I fancied making some sort of cream bun this week. I’d had a flashback to the “Naughty But Nice” adverts of the 70s and 80s. Remember them? Les Dawson and Roy Barraclough, Barbara Windsor, Kenneth Williams, Larry Grayson… I had a flick through the Books to find something suitably indulgent and decided to try the Paris-Brest recipe from Edd Kimber’s Patisserie Made Simple.
Paris-Brest is a wheel-shaped choux pastry bun filled with praline cream, which was created to commemorate the Paris to Brest cycle race. Paris-Brest has been a technical challenge on a Sports Relief version of the Great British Bake Off, and you can find Mary Berry’s Paris Brest recipe here.
There were multiple challenges with this one. Choux pastry for a start, then a crème mousseline. I have attempted one these before, when I made my fraisier. The crème mousseline didn’t work out too well, but the fraisier itself was good. Perhaps I’d have better luck this time. Oh, and as well as the pastry and the mousseline, there was also praline to contend with. I have trouble with anything involving caramel.
A Two Day Bake
Edd Kimber’s recipe is one of those that involves multiple recipes. There was the choux pastry on page 156 and the hazelnut praline paste on page 184. Once I’d read the three recipes I needed, I realised that there was no way I could get everything done all in one go. I decided to make the praline paste and the crème mousseline, and to put the pastry (and assembly) on hold.
The recipe for the praline paste used 150g of blanched hazelnuts and the same amount of caster sugar. I needed 75g of the paste for the Paris-Brest. I wasn’t sure how the quantities would work out. Would 150g hazelnuts and 150g of caster sugar yield 300g of paste? I used 40g of nuts and sugar. With any luck, that would be enough for 75g of paste.
Anyway, I roasted the hazelnuts at 160° fan for 10 minutes (the recipe time is between 10 and 15 minutes. My nuts would have burned if they’d had that long). While they were cooling, I melted the caster sugar. This is where I’ve gone wrong in the past. I’ve usually ended up with a burned mess, and I’m never sure whether or not I should be stirring or swirling the sugar as it melts.
This time, the recipe was clear. No stirring allowed. I didn’t have much sugar in the pan, so there wasn’t much to swirl, but I did try to move it around a bit so that it all melted at the same time. Once it was a dark amber colour, I poured it over the hazelnuts. Well, I say I poured it. I didn’t pour much of it because most of it crystallised on the side of the saucepan. With a combination of pouring and scraping, I just about managed to coat the nuts.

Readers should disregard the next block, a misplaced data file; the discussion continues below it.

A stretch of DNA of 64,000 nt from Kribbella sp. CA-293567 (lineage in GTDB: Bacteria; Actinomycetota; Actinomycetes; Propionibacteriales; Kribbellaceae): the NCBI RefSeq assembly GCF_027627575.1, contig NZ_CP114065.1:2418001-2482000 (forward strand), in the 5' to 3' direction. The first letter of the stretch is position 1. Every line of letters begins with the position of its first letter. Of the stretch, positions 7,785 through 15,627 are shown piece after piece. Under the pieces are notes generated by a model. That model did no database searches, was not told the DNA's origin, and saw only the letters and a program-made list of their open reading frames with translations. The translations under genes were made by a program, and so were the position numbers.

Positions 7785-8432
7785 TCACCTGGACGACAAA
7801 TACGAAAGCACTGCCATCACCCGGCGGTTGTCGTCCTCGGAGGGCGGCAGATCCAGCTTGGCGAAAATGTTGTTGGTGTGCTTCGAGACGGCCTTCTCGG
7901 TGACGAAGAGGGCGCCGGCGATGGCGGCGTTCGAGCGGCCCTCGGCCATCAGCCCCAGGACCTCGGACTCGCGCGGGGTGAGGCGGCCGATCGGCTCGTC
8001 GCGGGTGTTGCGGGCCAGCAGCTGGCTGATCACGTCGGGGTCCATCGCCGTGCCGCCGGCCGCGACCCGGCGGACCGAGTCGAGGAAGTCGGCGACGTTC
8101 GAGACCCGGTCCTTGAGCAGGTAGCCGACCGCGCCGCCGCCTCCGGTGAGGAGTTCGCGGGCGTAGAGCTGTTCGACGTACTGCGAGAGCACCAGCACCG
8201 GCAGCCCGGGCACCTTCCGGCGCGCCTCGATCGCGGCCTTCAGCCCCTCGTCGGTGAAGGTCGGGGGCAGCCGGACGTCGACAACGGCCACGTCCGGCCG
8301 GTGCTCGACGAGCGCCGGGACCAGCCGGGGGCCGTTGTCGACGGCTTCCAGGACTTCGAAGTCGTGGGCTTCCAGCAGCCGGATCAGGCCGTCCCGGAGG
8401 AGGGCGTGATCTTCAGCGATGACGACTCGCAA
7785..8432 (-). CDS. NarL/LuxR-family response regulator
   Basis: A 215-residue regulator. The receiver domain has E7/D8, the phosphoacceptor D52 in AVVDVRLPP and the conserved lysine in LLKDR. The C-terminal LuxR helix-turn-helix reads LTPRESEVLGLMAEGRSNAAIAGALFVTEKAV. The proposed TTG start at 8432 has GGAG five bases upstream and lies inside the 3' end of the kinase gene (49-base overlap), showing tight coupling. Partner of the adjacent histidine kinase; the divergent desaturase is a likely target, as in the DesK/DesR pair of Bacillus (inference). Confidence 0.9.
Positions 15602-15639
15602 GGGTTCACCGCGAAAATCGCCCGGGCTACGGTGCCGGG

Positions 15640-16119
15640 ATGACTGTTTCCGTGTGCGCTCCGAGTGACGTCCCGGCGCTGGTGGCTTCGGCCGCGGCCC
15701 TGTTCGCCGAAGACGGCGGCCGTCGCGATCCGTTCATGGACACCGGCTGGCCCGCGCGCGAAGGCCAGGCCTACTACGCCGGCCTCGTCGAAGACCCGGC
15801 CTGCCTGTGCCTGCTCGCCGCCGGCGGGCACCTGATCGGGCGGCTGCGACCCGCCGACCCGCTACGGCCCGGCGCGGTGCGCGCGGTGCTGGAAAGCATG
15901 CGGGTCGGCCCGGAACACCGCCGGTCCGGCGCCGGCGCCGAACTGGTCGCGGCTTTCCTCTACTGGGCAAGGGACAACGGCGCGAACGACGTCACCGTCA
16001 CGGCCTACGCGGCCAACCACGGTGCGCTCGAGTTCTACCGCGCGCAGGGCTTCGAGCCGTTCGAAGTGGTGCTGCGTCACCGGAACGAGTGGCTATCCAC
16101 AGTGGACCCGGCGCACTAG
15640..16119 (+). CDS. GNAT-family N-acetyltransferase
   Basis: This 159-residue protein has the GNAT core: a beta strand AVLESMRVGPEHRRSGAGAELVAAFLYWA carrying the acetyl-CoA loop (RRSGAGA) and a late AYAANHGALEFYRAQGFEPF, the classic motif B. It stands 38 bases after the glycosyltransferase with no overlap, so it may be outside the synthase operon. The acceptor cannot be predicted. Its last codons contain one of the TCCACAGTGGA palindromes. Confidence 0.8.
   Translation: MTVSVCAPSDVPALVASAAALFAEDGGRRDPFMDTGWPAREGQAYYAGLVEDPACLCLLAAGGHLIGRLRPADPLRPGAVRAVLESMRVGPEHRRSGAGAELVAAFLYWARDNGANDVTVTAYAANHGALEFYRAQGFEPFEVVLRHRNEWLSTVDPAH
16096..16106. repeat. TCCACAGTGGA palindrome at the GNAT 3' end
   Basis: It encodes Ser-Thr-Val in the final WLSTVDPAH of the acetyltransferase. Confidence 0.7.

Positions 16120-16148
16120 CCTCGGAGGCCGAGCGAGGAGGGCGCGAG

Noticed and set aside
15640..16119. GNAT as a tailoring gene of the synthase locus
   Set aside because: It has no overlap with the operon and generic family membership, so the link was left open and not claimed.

Once the caramel had set, I broke the praline into chunks and put them into the food processor. The recipe says that you pulse until the chunks have broken down, and then you process them until you have a smooth paste.
Edd Kimber explains that this could take some time and may even involve two stages because your processor might overheat. Wow!
I suppose it’s because I didn’t have very many nuts to process, but I had a smooth paste in no time. It’s funny, because I expected to end up with a powder, but, just as Edd said they would, the nuts released their oils and my praline turned into paste. With a bit less sugar, this could be a good trick to get the children eating more nuts. In terms of quantities, I ended up with just a bit under 75g.
Crême mousseline is crème patissiere with extra butter. I’m still not great at making crème patissiere and it wasn’t any different this time. I put vanilla bean paste and wholemilk into a pan and whisked eggs, a couple of extra yolks, caster sugar and cornflour in a bowl, while the milk heated up. Once the milk started to boil I poured it into the KitchenAid (which was still whisking). Then, as quickly as I could, I stopped the whisk, poured the mixture back into the pan, took up my balloon whisk and started whisking again.